On a recent October morning, the sky above the west pond was full of hundreds of Canada geese and mallards. What would cause the birds to flush like that? Mark had a hunch, and sure enough, shortly after that a bald eagle was spotted flying over the pond hoping to capture a meal.
Shortly after that, we drove along Goose Pond Road and saw all the birds back in the water or loafing on top of the muskrat houses, along with an adult bald eagle that was also perched on a muskrat house. The eagle took off when we backed up the truck to position ourselves for a photo opp, and came to rest high atop a spruce tree in the Manthe farm yard located just north of Goose Pond.
Rewind to the fall of 2013 when a pair of eagles frequently flushed and hunted 3,000 migrating American coots at Goose Pond. They probably caught a few muskrats to eat as well. Shortly after the pond iced over, the eagles broke off dead sapling cottonwoods and took them to the red-tailed hawk nest they took over, located in a spruce tree at the Manthe yard... yes, the same one we saw the eagle land on that morning four years later.
The adults worked on the nest for about three weeks that year. Then in 2014 they abandoned that nest and have nested every year about three miles north of Goose Pond. The adults still visit and hunt at Goose Pond, and even visit the spruce trees in our yard. It is great to be able to see our national symbol in southern Wisconsin, especially during the nesting season.
Nesting bald eagles in southern Wisconsin have not always been so common. Sam Robbins wrote in the 1991 Wisconsin Birdlife that eagles were uncommon resident in north and central Wisconsin, and no mention was made of nesting eagles in southern Wisconsin. Kumlien and Hollister observed a decline in the eagles nesting in southern Wisconsin around the end of the nineteen century as settlement increased.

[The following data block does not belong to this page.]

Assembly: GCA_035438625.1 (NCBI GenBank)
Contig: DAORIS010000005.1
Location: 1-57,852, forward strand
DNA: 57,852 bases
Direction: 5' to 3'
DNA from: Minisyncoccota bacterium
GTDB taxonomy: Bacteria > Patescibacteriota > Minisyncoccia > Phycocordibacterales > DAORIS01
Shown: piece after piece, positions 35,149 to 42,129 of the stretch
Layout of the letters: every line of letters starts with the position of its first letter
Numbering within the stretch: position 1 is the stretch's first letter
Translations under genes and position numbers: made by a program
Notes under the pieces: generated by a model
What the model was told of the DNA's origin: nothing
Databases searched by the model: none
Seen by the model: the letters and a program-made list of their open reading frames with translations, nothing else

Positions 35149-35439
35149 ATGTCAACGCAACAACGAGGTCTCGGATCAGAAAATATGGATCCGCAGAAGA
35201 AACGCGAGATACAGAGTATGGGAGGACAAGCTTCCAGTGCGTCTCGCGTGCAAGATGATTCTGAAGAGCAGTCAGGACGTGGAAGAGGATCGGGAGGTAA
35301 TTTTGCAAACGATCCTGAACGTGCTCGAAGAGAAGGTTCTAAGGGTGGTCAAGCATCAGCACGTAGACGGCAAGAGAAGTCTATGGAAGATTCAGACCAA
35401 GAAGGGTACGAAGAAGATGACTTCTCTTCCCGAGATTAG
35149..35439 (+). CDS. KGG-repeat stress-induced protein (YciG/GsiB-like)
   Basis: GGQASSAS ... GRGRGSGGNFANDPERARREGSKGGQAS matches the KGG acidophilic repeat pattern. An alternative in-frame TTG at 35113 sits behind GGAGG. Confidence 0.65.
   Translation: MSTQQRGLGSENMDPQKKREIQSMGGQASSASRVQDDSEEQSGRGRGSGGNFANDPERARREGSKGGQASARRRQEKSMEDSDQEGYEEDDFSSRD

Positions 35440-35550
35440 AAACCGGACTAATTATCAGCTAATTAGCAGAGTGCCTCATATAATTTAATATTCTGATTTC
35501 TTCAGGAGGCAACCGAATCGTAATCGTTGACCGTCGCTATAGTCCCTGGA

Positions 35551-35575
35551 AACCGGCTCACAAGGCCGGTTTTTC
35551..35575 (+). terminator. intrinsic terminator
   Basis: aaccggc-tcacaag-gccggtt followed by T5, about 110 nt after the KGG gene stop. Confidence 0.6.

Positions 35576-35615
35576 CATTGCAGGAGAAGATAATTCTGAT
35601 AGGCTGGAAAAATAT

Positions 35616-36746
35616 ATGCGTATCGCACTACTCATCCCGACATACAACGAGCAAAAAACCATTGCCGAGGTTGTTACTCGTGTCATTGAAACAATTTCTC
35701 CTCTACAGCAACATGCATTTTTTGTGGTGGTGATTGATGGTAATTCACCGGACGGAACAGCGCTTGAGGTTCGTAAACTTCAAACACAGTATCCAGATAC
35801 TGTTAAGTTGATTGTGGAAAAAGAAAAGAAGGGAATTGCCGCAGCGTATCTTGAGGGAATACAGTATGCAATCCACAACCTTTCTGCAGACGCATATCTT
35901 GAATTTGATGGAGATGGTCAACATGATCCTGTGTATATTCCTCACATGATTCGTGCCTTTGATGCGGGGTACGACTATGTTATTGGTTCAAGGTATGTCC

Robbins wrote that the low point for the eagle population was in the 1960’s with the cause being the widespread use of DDT. From the 1960s to 1990 populations slowly rose. In 1989 the bald eagle was moved from state-endangered to state-threatened. Currently the bald eagle is listed as a species of special concern, the least concerning status of the three.
In the first breeding bird atlas (1995 – 2000), there was one nesting pair on the Pine Island State Wildlife Area in Columbia County near Portage.
Now after the third year of the Breeding Bird Atlas II, we have records of 15 nesting pairs in Columbia County. The most unusual location is in a three-acre woodland adjacent to a farmette surrounded by cropland, about 10 miles east of Goose Pond Sanctuary and one mile from the Crawfish River. However, at that location the Crawfish River is very narrow and its banks are lined with brush – not ideal fishing habitat. It is quite possible that those eagles are making a living feeding on road kill, especially deer, raccoons, and opossums.
Thanks to the photographers that provided the beautiful photos, and hopefully you will observe these photogenic birds this fall at Goose Pond. The Sanctuary is free and open to all during daylight hours.
By Mark Martin and Susan Foote-Martin, Goose Pond Sanctuary resident managers